Inputs from the audience
The reason I wanted to write this blog was mainly because the amazing inputs we received from the audience.
After the presentation, the room was divided in 3-4 breakout groups to discuss three main questions: 1) what you would like to see AI in the future, 2) what you think about AI for young, and 3) what changes are needed.
I gathered the different reports from different breakout groups into the following three key points.
Demand changes to the current approach of educating AI at school
The talk was well-attended by many young people from local schools as well as afar. It has been amazing to hear immediately after the presentation how much these young people demand for more discussions at their schools about AI-related practices and impact, which are quite limited at the moment. Although our existing research has always indicated this importance of filling in the gap of children’s digital literacy, which is a crucial factor to affect how much children can make sense of datafication practices around them, or empower them with designs that we are creating for them. It was most rewarding to hear from an entirely different group of young people who immediately recognised this need and shared this urgency with all other children and young people we have engaged with.
Demand for more public engagements to demystifying AI
A lot of the adult audiences in the room expressed their surprise of how little public engagement there has been related to AI, apart from media articles. They found today’s direct engagement provided them with much more coherent knowledge and understanding that are missing in media articles, which have provided fewer discussions about what AI actually is and how it relates to them personally. This must have been an amazing message for my colleagues who are running this wonderful event and secured this specific funding to support such an initiative, which I hope is a start of many more to come.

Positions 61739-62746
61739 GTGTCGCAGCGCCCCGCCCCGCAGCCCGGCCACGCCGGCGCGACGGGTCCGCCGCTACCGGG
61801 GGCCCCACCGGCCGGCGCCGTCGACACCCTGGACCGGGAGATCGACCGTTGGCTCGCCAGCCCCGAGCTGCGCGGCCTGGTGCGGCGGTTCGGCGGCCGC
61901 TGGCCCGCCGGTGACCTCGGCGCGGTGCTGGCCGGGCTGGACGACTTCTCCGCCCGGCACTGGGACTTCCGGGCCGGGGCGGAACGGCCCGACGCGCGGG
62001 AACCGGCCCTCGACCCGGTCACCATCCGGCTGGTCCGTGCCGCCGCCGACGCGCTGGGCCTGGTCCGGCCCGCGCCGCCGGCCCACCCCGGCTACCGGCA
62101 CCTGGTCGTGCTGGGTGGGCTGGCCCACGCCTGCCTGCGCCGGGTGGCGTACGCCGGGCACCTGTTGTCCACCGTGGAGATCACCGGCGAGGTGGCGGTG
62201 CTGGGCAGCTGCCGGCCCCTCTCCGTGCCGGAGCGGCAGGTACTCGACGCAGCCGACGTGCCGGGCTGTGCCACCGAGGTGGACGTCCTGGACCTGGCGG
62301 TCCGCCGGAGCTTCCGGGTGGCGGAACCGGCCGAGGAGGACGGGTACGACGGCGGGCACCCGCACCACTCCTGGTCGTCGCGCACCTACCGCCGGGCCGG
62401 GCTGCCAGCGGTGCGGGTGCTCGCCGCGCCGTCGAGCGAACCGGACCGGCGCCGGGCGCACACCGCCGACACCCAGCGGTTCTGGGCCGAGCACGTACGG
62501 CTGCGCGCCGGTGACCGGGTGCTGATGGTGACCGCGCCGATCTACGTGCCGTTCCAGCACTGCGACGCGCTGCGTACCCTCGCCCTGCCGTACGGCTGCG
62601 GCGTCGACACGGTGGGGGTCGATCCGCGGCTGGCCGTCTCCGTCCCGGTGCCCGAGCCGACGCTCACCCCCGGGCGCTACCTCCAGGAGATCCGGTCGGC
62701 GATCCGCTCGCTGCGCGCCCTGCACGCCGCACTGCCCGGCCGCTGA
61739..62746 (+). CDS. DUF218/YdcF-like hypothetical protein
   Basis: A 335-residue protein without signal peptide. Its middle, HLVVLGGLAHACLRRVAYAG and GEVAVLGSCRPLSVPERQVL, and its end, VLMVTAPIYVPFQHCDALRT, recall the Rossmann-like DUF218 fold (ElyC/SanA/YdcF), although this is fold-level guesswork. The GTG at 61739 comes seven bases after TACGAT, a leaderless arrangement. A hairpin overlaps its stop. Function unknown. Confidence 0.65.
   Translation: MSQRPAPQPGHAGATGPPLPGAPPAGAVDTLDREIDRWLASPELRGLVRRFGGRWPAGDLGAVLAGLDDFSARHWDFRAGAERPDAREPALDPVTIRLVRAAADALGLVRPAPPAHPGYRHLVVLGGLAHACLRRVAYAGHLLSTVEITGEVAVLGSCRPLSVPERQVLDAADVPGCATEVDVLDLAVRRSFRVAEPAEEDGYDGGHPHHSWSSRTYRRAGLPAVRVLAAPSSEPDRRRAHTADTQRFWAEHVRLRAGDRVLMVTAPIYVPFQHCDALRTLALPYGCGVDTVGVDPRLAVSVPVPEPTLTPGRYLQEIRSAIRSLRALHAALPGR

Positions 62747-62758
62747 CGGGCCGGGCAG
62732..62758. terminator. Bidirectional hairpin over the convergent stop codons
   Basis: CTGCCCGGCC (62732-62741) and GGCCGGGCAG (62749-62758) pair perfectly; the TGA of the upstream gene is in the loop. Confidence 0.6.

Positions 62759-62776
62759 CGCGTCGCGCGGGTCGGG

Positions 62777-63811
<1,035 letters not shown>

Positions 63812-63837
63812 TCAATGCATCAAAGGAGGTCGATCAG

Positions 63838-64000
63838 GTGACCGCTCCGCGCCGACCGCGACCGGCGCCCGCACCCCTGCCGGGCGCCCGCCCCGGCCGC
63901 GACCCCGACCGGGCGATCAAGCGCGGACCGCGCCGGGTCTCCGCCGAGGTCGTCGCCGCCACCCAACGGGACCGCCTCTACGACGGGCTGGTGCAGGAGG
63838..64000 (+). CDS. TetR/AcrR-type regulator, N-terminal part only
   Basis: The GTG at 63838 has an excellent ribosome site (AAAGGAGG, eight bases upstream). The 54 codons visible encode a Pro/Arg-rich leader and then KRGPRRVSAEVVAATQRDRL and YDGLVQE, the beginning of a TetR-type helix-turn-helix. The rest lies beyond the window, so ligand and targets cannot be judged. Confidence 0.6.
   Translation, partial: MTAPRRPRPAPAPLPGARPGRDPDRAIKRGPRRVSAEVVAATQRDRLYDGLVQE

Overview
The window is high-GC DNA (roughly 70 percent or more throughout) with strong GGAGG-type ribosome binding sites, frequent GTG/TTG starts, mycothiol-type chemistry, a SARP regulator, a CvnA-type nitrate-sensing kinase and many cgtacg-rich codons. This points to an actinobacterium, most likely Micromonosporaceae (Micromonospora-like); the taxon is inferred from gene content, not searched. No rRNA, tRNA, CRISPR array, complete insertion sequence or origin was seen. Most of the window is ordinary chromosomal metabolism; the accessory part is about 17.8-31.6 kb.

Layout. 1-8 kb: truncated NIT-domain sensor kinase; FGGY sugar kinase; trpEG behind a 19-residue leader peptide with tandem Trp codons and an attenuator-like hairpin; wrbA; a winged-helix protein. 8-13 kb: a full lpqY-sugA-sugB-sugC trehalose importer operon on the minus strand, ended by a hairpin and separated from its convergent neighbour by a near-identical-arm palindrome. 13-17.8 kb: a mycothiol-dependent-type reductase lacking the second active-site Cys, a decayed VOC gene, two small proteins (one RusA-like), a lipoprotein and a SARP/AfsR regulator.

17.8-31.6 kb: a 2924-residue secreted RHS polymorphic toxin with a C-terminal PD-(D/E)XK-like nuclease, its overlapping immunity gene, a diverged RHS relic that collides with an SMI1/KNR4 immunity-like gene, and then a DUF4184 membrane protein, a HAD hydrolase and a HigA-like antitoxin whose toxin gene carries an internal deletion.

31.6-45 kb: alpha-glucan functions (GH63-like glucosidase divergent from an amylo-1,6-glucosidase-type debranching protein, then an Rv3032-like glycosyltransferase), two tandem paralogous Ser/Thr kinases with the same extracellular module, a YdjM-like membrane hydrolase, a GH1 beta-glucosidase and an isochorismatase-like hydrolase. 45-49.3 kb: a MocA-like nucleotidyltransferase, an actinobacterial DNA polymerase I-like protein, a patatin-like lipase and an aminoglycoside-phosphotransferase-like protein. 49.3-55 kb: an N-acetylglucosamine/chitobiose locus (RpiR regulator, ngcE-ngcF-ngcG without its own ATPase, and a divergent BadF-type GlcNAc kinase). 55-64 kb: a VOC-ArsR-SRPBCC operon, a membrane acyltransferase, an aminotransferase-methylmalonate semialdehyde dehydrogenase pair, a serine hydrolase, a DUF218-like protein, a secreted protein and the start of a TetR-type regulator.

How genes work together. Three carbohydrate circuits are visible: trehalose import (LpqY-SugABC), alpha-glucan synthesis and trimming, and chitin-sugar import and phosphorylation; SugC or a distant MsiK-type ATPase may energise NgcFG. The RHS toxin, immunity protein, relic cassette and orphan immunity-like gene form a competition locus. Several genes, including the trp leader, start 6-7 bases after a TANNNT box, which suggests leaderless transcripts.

Demand more engagements and guidance from the UK government for safeguarding citizen’s rights
Finally, many groups raised the questions about what should be the answer to all the big techs who are currently taking such a dominant role in our digital life with their invasive designs and systems, what the role of UK government should play to protect citizens’ right and protect the alternatives for them. Although we recognise that the UK government is making pioneer changes to the legislation space for safeguarding, there is still a lack of a strong message, or coherent strategy, about what the government may provide as an alternative to the solutions provided by the big tech – how citizens can have access to more personalised medical care without worrying how their data may be misused, how children’s learning and development can be supported with AI-based technologies without their digital life being invasively monitored and influenced by the invisible power of personalisation.
It has been a great Saturday that I have learnt massively from the community! Thank you again for having me Upper Norwood!